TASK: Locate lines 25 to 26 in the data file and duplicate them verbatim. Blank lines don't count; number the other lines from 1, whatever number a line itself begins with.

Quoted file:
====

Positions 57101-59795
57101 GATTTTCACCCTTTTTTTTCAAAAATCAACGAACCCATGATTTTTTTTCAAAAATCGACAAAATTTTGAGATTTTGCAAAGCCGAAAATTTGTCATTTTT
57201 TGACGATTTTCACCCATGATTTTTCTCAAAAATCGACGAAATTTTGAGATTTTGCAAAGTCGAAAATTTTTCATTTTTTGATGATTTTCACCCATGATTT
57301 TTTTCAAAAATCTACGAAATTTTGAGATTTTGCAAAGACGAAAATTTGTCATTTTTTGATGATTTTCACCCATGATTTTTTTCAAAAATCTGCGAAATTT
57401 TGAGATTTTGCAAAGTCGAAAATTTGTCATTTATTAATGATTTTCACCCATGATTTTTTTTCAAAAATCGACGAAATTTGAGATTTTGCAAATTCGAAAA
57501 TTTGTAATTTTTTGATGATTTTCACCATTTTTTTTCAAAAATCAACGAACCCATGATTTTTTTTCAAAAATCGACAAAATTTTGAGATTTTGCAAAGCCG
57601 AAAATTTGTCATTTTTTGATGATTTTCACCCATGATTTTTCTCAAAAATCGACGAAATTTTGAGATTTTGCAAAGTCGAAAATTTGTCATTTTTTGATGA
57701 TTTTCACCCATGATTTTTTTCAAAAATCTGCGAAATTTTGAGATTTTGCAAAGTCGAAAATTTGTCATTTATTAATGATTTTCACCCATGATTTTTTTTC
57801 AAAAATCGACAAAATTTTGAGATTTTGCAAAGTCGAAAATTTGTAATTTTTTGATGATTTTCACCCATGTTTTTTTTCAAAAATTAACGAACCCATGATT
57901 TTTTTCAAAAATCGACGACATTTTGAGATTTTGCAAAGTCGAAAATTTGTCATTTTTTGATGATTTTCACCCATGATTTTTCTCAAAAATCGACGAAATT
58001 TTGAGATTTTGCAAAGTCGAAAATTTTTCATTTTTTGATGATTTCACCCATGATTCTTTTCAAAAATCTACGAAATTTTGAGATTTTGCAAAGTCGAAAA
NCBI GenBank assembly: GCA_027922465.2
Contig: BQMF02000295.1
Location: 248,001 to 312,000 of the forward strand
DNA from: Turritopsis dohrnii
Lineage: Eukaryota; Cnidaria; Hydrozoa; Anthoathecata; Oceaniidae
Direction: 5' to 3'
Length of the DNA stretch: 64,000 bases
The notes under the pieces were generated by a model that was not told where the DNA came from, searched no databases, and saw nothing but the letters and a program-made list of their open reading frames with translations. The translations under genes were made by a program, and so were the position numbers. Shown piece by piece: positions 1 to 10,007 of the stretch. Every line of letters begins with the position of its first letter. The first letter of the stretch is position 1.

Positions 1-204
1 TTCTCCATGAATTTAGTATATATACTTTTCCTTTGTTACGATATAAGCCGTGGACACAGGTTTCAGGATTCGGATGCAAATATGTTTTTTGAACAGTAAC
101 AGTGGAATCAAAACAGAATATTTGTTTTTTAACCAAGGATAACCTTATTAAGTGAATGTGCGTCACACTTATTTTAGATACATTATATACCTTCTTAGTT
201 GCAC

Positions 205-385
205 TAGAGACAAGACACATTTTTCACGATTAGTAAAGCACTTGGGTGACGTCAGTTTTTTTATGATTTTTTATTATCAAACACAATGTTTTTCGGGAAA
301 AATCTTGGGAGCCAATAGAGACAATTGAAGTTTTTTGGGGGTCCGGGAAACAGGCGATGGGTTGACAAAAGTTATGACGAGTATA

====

205 TAGAGACAAGACACATTTTTCACGATTAGTAAAGCACTTGGGTGACGTCAGTTTTTTTATGATTTTTTATTATCAAACACAATGTTTTTCGGGAAA
301 AATCTTGGGAGCCAATAGAGACAATTGAAGTTTTTTGGGGGTCCGGGAAACAGGCGATGGGTTGACAAAAGTTATGACGAGTATA